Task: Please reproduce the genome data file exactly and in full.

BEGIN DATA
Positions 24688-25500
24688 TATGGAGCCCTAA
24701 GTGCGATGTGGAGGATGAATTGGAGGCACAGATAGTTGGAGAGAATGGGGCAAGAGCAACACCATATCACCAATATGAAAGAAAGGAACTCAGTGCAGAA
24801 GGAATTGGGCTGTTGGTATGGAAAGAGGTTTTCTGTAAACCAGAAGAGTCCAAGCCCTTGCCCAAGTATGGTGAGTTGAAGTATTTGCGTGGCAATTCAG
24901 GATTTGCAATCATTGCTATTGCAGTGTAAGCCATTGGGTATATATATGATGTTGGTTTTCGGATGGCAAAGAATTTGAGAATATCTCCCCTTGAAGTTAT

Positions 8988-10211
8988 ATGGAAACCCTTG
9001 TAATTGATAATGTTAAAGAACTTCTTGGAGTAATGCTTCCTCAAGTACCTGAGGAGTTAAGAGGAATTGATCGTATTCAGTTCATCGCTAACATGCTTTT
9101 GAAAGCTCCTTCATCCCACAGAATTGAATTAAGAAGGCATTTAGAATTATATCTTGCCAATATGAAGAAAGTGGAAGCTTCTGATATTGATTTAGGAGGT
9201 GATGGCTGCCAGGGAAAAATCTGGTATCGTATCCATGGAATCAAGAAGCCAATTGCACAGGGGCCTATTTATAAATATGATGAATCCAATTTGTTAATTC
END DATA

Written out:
Positions 24688-25500
24688 TATGGAGCCCTAA
24701 GTGCGATGTGGAGGATGAATTGGAGGCACAGATAGTTGGAGAGAATGGGGCAAGAGCAACACCATATCACCAATATGAAAGAAAGGAACTCAGTGCAGAA
24801 GGAATTGGGCTGTTGGTATGGAAAGAGGTTTTCTGTAAACCAGAAGAGTCCAAGCCCTTGCCCAAGTATGGTGAGTTGAAGTATTTGCGTGGCAATTCAG
24901 GATTTGCAATCATTGCTATTGCAGTGTAAGCCATTGGGTATATATATGATGTTGGTTTTCGGATGGCAAAGAATTTGAGAATATCTCCCCTTGAAGTTAT

Positions 8988-10211
8988 ATGGAAACCCTTG
9001 TAATTGATAATGTTAAAGAACTTCTTGGAGTAATGCTTCCTCAAGTACCTGAGGAGTTAAGAGGAATTGATCGTATTCAGTTCATCGCTAACATGCTTTT
9101 GAAAGCTCCTTCATCCCACAGAATTGAATTAAGAAGGCATTTAGAATTATATCTTGCCAATATGAAGAAAGTGGAAGCTTCTGATATTGATTTAGGAGGT
9201 GATGGCTGCCAGGGAAAAATCTGGTATCGTATCCATGGAATCAAGAAGCCAATTGCACAGGGGCCTATTTATAAATATGATGAATCCAATTTGTTAATTC